Elizabeth Dole's inaction on a key housing bill is worsening skyrocketing homelessness problem.
Today, victims of Hurricane Katrina and local advocates held a press conference at Sen. Elizabeth Dole's office in Raleigh calling on the Senator to take action to save homes in the still-devastated Gulf Coast region.
Homelessness in New Orleans has doubled since Katrina struck in August 2005, according to recent reports, and thousands of families still live in temporary FEMA housing. Yet despite a housing shortage, the federal Department of Housing and Urban Development has authorized the demolition of more than 4,000 units of public housing in New Orleans – most of it barely damaged by Katrina. The homes are slated to be razed this week, without provisions for replacing them with affordable units.
At the same time, Congressional legislation to help homeowners, renters and public housing residents hurt by Katrina – the Gulf Coast Housing Recovery Act (S 1668) – has languished for months in the U.S. Senate Committee on Banking, Housing and Urban Affairs, on which Sen. Dole sits. A bill with the same name (HR 1227) passed overwhelmingly in the House by a vote of 302-125 in March.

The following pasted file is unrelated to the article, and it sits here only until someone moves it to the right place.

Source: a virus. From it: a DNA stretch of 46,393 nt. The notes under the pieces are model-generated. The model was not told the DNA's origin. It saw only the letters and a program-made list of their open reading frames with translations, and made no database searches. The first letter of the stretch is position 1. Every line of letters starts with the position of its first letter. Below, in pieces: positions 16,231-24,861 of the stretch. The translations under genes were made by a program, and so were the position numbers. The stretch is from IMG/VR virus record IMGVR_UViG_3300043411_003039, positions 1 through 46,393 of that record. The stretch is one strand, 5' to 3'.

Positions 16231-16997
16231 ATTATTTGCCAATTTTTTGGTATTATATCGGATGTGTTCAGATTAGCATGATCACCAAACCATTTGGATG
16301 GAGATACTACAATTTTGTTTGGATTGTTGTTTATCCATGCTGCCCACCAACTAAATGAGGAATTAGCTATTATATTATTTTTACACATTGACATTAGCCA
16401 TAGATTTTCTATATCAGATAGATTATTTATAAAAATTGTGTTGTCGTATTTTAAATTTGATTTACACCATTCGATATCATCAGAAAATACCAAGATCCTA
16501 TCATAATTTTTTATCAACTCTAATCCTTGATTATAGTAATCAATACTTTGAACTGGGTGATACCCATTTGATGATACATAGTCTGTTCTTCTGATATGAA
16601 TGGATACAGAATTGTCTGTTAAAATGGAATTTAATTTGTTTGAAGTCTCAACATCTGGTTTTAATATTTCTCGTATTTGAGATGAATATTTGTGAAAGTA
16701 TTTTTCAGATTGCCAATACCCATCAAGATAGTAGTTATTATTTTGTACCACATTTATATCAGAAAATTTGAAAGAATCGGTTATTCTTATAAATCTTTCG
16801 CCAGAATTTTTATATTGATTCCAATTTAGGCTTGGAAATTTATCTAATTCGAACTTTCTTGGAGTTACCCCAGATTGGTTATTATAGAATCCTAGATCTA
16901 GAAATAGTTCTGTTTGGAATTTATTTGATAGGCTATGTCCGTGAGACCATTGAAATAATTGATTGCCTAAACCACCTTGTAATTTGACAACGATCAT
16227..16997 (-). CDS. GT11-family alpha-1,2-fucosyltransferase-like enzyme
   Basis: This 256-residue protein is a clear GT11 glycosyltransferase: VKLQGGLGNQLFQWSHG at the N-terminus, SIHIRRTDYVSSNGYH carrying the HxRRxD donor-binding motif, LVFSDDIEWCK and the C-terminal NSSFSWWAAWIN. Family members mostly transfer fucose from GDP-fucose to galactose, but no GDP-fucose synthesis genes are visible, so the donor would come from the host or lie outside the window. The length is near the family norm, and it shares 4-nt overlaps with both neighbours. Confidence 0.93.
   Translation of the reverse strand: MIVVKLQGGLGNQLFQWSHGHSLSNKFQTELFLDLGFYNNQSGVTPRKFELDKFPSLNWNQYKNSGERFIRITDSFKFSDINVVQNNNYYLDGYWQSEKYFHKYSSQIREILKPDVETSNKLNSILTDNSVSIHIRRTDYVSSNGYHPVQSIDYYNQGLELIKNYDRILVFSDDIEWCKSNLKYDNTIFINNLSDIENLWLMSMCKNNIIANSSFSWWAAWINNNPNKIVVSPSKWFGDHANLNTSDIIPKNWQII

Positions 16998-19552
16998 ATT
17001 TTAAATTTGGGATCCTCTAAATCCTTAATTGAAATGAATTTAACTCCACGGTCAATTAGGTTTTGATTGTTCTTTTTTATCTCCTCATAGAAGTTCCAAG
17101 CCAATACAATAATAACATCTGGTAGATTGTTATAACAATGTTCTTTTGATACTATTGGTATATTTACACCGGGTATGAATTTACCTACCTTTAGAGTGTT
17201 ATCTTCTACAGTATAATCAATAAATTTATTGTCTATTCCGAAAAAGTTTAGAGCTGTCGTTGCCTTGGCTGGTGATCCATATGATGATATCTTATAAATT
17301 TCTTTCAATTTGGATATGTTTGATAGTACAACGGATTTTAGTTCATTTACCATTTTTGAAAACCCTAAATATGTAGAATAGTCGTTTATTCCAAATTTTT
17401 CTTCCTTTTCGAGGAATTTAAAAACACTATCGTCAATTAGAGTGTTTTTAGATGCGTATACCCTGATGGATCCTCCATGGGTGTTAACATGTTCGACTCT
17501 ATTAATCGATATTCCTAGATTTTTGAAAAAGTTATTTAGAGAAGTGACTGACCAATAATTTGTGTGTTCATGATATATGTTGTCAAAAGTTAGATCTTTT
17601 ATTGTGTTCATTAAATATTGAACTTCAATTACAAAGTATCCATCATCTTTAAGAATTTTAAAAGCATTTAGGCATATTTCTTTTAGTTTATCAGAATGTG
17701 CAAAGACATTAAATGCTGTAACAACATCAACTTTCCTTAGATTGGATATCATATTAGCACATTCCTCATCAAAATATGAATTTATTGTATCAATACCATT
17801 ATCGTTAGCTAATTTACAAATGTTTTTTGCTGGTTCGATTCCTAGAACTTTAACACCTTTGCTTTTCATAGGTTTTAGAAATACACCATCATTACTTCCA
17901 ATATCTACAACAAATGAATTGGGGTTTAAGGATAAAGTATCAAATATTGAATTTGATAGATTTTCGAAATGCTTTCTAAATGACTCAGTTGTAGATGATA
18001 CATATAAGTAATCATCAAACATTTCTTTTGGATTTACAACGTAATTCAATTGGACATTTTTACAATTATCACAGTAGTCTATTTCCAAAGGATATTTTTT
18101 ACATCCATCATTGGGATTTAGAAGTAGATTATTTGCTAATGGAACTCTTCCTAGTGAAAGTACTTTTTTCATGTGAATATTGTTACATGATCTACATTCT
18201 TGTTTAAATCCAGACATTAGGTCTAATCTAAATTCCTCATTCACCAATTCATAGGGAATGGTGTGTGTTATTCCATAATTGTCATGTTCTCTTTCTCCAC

"I am asking Senators to find it in their heart and good conscience to support the public housing community in New Orleans and affordable housing for those renters displaced by hurricanes Katrina and Rita by allowing S 1668 to move forward," said Nana Nantambu, a displaced New Orleans resident now living in North Carolina.
"When Katrina hit, Washington leaders pledged to do what it takes and stay as long as it takes, to rebuild the Gulf Coast," said Chris Kromm, director of the Durham-based Institute for Southern Studies, which has closely monitored the Katrina recovery. "This holiday season, with thousands of Gulf families on the streets or in cramped FEMA trailers, Sen. Dole and others in the Senate must take action and make good on their promises."
Demonstrations are taking place across the country today – International Human Rights Day – calling on Washington leaders to take action for Katrina families.
For more information on the issue of housing in New Orleans and the Gulf Coast after Katrina, visit the Institute's Gulf Watch project: http://www.southernstudies.org/gulfwatch